The gold price also performed strongly in other currencies during 2020, for example, rising by 22.89% in Singapore dollars, 21.35% in British pounds, 22.63% in Canadian dollars, 14.85% in Euro and 13.93% in Aussie dollars.

Gold price performance in US dollars, 2020. Source: BullionStar Charts

Stellar Silver

Turning to silver, the 47.82% rise in US dollar silver price in 2020 also gives silver its best year since 2010, when it rose by 83%. Interestingly, silver also rose by a similar 47% in 2009, so could 2020 be presaging a very strong silver price showing for 2021?

The 2020 low for the US dollar price was also seen in March during the wider market panic, with a low price of $12.17 recorded on 19 March. Like gold, silver also resumed its ascent from that March low and also peaked on the very same day, 7 August at $29.3 per troy ounce. From low to high, that was an incredible 141% move in just over 4 months. Much of that upsurge occurred in three large jumps over late July and early August where the price rose a full $10 over 15 trading days.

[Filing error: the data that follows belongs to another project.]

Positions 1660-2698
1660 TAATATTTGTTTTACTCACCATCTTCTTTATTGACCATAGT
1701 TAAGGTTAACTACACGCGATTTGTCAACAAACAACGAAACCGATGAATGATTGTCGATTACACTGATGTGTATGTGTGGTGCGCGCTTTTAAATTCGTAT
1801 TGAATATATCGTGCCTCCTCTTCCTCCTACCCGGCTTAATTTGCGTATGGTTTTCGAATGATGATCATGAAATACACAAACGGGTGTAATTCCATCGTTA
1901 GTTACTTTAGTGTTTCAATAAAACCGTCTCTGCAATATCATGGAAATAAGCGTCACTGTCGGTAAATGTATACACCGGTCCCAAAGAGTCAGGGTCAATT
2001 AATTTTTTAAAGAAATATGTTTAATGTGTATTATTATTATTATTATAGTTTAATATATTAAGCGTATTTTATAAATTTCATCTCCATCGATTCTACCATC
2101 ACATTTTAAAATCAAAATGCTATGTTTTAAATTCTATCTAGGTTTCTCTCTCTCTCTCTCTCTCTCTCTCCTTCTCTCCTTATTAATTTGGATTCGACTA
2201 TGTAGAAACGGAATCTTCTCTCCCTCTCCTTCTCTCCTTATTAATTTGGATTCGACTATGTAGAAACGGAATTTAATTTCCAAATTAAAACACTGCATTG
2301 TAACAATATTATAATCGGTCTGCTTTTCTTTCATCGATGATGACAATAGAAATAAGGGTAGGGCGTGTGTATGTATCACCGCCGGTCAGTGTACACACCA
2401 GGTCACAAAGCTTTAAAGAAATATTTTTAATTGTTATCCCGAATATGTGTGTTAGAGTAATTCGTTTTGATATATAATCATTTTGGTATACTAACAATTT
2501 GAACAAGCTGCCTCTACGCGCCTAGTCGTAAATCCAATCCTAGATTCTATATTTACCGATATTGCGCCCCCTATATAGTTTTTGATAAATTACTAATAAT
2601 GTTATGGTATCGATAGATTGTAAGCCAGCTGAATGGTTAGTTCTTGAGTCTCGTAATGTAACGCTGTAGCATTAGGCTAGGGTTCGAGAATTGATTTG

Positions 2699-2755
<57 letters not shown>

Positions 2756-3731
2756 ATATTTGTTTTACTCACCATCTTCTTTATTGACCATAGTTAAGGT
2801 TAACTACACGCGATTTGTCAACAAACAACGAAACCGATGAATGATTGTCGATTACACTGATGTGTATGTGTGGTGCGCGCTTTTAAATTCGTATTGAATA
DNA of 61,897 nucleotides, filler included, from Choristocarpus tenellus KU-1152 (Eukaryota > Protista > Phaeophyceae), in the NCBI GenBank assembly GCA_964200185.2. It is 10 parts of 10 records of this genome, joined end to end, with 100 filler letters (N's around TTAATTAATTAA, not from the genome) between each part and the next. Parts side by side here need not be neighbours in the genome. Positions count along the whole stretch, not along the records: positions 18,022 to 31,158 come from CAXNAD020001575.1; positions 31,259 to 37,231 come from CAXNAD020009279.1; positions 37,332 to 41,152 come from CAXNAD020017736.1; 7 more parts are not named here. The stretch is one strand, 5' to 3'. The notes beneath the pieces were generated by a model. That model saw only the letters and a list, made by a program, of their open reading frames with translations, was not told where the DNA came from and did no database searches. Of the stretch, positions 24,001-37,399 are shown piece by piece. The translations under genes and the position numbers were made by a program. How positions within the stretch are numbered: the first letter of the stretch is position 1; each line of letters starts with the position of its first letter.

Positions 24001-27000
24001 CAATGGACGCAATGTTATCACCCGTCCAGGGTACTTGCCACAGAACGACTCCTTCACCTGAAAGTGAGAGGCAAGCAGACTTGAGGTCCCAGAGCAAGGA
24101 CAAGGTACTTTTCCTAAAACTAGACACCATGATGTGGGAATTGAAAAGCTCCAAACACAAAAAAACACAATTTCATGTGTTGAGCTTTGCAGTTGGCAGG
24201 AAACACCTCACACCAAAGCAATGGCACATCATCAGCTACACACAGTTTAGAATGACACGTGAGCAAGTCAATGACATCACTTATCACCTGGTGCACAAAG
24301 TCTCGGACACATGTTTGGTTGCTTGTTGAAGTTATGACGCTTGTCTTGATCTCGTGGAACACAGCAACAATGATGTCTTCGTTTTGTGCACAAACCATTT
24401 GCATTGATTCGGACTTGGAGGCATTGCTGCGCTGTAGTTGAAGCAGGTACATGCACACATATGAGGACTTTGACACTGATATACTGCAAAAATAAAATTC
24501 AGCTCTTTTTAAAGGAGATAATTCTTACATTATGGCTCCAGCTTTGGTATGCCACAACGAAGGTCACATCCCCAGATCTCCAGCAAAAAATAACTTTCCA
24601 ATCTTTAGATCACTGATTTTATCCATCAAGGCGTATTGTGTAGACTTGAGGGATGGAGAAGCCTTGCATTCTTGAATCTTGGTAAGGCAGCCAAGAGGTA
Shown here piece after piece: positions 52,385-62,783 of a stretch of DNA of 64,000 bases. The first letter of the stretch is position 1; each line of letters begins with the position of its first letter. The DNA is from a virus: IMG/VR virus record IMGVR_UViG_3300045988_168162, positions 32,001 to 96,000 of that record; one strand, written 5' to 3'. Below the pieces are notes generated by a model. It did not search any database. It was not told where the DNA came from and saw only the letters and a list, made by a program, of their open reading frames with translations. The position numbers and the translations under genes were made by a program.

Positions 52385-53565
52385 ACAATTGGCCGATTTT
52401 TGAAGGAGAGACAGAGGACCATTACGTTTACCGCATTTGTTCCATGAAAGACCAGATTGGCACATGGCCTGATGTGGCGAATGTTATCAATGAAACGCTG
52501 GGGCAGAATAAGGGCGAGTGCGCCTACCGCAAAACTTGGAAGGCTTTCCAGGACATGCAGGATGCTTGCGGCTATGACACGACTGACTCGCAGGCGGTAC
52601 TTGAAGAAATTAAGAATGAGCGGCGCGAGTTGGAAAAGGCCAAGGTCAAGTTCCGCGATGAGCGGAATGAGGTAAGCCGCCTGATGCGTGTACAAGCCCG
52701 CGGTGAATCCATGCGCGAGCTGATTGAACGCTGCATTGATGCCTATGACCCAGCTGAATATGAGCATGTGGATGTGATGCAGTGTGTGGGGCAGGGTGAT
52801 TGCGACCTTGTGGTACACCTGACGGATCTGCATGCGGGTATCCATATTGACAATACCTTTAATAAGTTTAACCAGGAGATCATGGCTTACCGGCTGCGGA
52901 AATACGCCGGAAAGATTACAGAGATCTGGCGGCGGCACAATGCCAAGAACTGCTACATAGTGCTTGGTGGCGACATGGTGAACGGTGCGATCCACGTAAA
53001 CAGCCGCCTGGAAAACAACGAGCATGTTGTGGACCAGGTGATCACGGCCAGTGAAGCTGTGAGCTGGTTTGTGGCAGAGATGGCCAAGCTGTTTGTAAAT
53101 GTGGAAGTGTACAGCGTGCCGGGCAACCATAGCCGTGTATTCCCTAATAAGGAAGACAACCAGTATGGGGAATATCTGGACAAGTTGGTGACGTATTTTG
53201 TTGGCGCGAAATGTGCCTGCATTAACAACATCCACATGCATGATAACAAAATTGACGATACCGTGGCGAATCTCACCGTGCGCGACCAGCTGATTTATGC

Like gold, the US dollar silver price generally ebbed and flowed lower from August to the end of November, hitting a low of $22, also on 30 November. However, again like gold, the US dollars silver price rallied throughout December 2020, adding over $4 to finish the year comfortably above $26.

Although the 2020 platinum price rise was more subdued than that of gold and silver, it still rose a respectable 11.14% during the year from an opening price of $965.5 on 1 January to a closing price on 31 December, at the time of writing, of $1073.10.